Charges: Assault (2 counts), Aggravated burglary with intent to commit murder or assault
Appeal type: Appeal against sentence
Facts: The male appellant and the female complainant resided in a de facto relationship between May 2001 and 20 July 2001. The complainant had a six month old child. However, in July, the complainant informed the appellant she wanted to end the relationship. She went to live with her mother. On the morning of 29 July, the appellant smashed a window to enter the complainant’s mother’s flat, holding a large knife (count 1). He yelled, ‘where is the fucking slut’ and ‘where is she’. He entered the complainant’s bedroom, where she was sleeping with her child, shouting that he was going to kill her. The appellant dragged the complainant by her hair to the kitchen and started to cut her neck. She grabbed the blade of the knife and it snapped (count 2 and 3). The appellant dragged her outside the house (count 4) before calming down. The complainant sustained a superficial laceration to her neck and ongoing psychological injury.
The appellant was found guilty of assault at a first trial (count 4). At a second trial, he was found guilty of aggravated burglary (count 1) and assault (count 3). The assault subject of count 3 was framed as an alternative to counts alleging the commission of the crimes of attempted murder and committing an act intended to cause bodily harm (wounding). He was sentenced to three years and six months’ imprisonment for the offences subject of the second trial. In respect of the assault, he was sentenced to three months’ imprisonment cumulative on the first sentence.
Issue: One of the grounds of appeal was whether the sentence of three years and six months’ imprisonment was manifestly excessive.
Decision and Reasoning: The appeal was allowed by all judges but with separate reasoning provided. Crawford J (with whom Underwood J agreed) held that the sentence of three years and six months was manifestly excessive. The sentence was well outside the range of sentences typically imposed for these types of offences (-). In light of the need for consistency, the sentence was set aside and a sentence of two years and three months’ imprisonment was imposed.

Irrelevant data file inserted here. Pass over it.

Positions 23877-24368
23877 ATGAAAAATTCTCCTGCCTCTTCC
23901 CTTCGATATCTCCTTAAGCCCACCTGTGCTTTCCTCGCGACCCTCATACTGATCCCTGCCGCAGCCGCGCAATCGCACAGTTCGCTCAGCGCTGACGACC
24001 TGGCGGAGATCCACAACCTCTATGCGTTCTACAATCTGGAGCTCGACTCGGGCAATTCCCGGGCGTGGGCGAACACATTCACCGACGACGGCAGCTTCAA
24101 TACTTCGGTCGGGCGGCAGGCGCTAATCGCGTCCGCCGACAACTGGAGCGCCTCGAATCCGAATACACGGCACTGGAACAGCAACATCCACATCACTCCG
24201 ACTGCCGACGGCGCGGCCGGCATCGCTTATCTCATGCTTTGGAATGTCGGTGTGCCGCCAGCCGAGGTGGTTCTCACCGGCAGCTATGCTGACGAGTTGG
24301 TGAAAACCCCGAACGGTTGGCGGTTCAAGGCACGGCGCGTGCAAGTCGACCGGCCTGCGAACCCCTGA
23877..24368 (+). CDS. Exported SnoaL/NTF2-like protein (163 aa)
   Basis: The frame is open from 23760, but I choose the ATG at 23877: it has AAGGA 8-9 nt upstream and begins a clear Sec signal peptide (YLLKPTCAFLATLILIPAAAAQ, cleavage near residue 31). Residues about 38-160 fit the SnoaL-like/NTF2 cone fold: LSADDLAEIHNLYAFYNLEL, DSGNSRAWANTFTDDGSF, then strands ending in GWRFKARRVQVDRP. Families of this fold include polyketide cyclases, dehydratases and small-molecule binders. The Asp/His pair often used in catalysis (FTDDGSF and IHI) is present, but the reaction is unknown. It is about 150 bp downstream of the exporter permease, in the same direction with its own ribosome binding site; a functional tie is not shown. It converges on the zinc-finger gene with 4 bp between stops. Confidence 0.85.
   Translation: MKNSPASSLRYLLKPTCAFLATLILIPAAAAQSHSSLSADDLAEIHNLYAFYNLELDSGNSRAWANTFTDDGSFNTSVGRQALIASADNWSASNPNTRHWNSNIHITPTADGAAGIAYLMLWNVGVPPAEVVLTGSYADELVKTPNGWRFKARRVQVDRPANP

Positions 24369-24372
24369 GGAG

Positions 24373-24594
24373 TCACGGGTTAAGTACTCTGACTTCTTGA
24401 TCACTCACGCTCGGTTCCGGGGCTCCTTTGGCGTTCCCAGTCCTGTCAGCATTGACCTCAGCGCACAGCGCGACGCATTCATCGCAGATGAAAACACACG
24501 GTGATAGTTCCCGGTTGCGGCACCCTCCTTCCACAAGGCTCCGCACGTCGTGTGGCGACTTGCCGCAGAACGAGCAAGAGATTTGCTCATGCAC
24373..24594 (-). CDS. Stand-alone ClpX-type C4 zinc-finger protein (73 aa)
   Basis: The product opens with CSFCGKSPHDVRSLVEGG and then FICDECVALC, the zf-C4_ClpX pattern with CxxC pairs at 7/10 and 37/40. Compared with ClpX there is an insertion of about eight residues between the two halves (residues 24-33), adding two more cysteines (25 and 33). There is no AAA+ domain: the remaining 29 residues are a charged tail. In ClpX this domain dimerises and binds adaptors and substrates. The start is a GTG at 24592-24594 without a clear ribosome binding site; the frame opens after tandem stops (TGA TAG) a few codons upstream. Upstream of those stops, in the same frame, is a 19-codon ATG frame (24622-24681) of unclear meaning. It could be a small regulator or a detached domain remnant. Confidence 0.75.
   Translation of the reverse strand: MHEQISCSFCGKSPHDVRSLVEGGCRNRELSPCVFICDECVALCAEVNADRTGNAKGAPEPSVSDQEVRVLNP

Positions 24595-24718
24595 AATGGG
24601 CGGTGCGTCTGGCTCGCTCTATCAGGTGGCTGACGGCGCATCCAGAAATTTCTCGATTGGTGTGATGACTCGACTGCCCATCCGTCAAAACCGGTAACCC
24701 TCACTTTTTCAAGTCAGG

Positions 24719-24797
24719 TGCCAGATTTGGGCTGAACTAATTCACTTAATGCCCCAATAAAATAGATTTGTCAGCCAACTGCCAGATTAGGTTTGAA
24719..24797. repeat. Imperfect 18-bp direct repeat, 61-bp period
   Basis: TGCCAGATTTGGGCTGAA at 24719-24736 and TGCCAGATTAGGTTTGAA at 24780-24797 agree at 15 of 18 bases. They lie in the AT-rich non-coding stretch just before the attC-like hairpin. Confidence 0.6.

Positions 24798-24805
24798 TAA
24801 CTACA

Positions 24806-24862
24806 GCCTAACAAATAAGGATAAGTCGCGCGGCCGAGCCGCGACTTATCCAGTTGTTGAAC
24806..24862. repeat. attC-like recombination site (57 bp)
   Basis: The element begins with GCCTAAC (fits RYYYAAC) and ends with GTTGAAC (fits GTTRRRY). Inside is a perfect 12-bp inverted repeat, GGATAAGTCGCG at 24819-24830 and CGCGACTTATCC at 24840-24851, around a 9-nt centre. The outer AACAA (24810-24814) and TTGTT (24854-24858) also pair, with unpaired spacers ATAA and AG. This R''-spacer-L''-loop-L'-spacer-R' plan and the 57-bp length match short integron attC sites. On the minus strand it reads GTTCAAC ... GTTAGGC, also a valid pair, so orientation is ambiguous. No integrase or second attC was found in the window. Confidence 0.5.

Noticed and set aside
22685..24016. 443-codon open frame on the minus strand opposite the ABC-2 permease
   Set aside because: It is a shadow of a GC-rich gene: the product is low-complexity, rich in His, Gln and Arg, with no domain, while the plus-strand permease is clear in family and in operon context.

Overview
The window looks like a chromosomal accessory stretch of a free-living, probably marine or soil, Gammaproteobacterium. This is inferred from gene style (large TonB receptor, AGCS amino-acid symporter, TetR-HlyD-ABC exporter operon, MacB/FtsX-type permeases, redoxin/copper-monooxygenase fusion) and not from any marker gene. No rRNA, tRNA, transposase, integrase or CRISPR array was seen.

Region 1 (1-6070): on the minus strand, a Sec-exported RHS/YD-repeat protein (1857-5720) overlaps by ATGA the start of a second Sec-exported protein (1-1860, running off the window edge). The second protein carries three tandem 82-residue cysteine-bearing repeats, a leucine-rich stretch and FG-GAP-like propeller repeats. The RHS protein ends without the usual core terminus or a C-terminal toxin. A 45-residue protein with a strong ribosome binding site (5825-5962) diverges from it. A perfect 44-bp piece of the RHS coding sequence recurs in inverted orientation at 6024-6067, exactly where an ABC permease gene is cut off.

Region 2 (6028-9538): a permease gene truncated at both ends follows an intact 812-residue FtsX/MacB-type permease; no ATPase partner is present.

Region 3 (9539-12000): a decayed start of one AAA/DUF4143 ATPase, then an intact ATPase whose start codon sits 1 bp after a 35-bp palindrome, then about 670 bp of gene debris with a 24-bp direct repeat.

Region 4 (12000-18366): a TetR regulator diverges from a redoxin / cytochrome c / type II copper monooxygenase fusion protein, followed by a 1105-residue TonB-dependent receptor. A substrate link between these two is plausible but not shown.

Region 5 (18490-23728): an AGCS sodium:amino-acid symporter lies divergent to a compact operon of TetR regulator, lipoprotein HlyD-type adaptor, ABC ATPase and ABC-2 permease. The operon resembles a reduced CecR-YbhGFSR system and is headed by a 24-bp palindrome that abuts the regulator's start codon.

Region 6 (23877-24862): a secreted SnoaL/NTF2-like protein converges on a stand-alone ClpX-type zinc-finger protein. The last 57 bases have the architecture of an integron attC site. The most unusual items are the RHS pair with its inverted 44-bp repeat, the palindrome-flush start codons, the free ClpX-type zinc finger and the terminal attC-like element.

Slicer J also found the sentence of three years and six months’ imprisonment was manifestly excessive. The circumstances of the offences warranted the sentence namely, this was a case of ‘home invasion’ and ‘domestic violence,’ the appellant had prior convictions, he was not entitled to the benefit of a guilty plea, there was no evidence of remorse, and the impact on the complainant was likely to be long standing (-). However, the problem was not with the sentence but with the verdict. It was strange that the jury found that the evidence supported that there had been a ‘cutting of the neck’ but returned a verdict of not guilty of wounding. Nevertheless, the sentence was constrained by the jury’s finding of assault, not wounding. On that basis alone, the sentence was manifestly excessive (-). His Honour agreed with Crawford J that a sentence of two years and six months’ imprisonment was appropriate.